The FT adds:
Labour-force participation among men of prime working age has dropped by more in the US than in any other OECD country apart from Italy in the past quarter century. (…)
Among so-called prime-aged men between the ages of 25 and 54, the participation rate fell more steeply than in all but one other country in the OECD from 1990 to 2014, the report found. It is now the third-lowest among 34 OECD nations. (…)
Why China’s Developers Can’t Stop Overpaying for Property Chinese prices for land have hit record highs, even though making money from that land will prove exceedingly difficult.
(…) Prices for land, the main ingredient of the property world, have hit record highs in auctions this year in many Chinese cities. The average land price per square meter for the top 100 cities in the first five months of this year jumped nearly 50% from the same period last year, according to Wind Information. Some land prices are even higher than housing prices nearby.
State-owned developer Poly Real Estate, for instance, bought a piece of land in a Shanghai suburb for 5.5 billion yuan ($835.5 million) last month. This translates to roughly 44,000 yuan per square meter of buildable space. Houses in the region meanwhile go for around 40,000 yuan per square meter. After taking into account construction costs, taxes and other expenses, property prices would have to nearly double for the developer to make money.
Prime land in the biggest cities always costs a lot, but increasingly the voracious buyers are showing up in less prime locations and smaller cities. In Suzhou, a city near Shanghai, with a population of 1.1 million, land sales in the first five months of this year have already exceeded the total of last year. And average prices have doubled.
Most of the buyers of the most expensive parcels are state-owned enterprises. (…)
Cinda Real Estate, a subsidiary of state-owned “bad bank” China Cinda Asset Management, has splurged on at least 35 billion yuan of land over the past year, even though the market value of the company, listed in Shanghai, is just 7.3 billion yuan.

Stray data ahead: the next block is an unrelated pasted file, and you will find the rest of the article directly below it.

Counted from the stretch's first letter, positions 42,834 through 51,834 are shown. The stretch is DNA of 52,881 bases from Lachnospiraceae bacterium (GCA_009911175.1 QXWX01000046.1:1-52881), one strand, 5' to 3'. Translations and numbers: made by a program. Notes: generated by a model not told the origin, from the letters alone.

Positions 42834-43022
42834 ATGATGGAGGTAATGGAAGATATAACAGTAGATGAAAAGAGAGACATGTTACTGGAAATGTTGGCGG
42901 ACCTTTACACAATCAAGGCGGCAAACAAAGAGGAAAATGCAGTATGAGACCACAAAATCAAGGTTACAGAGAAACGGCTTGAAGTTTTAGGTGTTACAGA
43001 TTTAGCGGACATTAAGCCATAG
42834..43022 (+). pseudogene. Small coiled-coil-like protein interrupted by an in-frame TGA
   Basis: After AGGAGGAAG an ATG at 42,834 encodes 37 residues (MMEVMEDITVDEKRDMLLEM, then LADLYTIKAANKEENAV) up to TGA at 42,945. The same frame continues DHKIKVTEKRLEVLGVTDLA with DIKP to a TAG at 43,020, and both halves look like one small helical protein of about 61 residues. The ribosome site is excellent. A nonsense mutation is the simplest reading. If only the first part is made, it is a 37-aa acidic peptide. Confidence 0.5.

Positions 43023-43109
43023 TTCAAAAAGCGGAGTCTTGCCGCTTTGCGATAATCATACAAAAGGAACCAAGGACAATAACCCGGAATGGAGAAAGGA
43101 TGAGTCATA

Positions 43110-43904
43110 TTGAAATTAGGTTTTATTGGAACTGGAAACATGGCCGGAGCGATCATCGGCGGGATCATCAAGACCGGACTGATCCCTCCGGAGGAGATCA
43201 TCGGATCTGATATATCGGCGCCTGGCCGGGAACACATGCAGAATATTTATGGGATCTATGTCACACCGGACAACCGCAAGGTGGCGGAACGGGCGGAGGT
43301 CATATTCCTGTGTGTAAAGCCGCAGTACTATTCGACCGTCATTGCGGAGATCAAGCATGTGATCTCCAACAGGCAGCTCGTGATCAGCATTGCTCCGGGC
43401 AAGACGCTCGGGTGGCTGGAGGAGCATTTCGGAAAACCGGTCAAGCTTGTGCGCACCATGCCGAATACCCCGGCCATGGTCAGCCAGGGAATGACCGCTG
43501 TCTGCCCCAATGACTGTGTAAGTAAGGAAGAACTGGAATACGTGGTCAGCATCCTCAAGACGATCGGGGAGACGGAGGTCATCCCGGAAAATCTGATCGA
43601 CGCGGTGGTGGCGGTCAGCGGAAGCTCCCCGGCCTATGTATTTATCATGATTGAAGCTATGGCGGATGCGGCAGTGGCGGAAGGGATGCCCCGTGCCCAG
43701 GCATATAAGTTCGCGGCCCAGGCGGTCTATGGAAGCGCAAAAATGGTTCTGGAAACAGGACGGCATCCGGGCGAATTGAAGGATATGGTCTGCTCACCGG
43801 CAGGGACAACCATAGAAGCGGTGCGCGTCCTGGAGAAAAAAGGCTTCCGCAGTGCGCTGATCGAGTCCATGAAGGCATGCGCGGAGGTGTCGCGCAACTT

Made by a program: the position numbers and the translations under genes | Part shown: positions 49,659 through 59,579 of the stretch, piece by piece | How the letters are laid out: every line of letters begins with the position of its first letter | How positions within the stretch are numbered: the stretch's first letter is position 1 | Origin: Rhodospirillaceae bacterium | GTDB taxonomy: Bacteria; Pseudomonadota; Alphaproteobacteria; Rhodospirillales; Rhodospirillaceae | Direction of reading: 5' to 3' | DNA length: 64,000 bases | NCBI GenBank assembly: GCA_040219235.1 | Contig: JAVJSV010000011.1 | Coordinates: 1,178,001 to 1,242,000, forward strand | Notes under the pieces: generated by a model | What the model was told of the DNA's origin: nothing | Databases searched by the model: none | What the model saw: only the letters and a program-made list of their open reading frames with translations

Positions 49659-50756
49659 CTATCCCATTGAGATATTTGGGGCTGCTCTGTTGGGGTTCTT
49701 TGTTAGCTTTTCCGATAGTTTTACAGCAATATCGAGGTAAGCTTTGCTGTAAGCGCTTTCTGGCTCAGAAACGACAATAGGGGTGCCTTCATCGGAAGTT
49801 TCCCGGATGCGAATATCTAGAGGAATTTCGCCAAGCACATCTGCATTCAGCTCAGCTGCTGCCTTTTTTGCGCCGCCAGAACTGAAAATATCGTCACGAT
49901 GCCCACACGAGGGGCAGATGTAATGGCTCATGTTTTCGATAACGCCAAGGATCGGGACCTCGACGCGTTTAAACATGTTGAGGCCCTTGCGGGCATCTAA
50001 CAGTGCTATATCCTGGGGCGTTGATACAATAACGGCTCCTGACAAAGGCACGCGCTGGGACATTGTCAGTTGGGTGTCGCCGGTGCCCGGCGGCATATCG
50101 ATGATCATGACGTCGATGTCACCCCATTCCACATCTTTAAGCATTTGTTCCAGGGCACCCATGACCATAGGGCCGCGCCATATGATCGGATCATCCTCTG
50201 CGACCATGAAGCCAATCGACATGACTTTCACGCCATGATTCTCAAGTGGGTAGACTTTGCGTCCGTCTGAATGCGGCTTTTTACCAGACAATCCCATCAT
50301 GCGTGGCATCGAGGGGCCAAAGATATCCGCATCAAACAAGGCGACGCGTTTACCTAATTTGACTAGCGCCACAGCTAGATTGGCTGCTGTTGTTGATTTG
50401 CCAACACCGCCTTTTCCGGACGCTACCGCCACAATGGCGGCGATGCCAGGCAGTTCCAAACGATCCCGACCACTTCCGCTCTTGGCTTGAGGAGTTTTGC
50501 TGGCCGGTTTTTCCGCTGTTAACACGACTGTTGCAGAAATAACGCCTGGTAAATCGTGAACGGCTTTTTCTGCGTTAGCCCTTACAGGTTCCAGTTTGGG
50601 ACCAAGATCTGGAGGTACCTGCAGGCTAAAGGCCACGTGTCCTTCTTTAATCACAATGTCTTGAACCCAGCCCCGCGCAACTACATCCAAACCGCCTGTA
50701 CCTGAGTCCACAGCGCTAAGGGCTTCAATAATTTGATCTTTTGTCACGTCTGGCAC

To fund the purchases, Cinda’s net debt has swelled to more than three times its shareholders’ equity. It still managed to raise 3 billion yuan last month in a bond financing at 5.5%, mostly because of its state backing.
The domestic bond market and growth in asset-backed securities have made financing easier for developers, causing companies to chase whatever assets they can. Continuing reforms of state-owned enterprises could also be a trigger, as these firms have incentives to inflate their balance sheets to gain clout in consolidation talks. For some which have already invested heavily in real estate, keeping land prices high makes sense. (…)
Question from CEBM Research?
China SOEs recruited into stimulus drive Reliance on SOEs as policy tool thwarts effort to boost efficiency
China’s slowing investment, which hit a 16-year low in May, has forced Beijing to press the country’s lumbering state groups into service, demanding that they ramp up spending in an attempt to avert an economic hard landing.
The move is a setback for Beijing’s efforts to make the country’s 160,000 state-owned enterprises more like their private sector peers. SOEs, which account for about a fifth of economic output, trail far behind private companies in terms of profitability. Despite their inefficiency, SOEs’ share of overall fixed-asset investment reached 35.4 per cent in May, the highest since 2011, official data showed last week. (…)
As recently as May 2015, investment by private companies was still growing faster than at state groups. But the trends diverged in the second half of last year. With storm clouds gathering over the economy, private companies drew in their horns. In response, the government unleashed a wave of fiscal spending and loose credit to fund SOE investment in roads, railways, sewers and slum redevelopment. (…)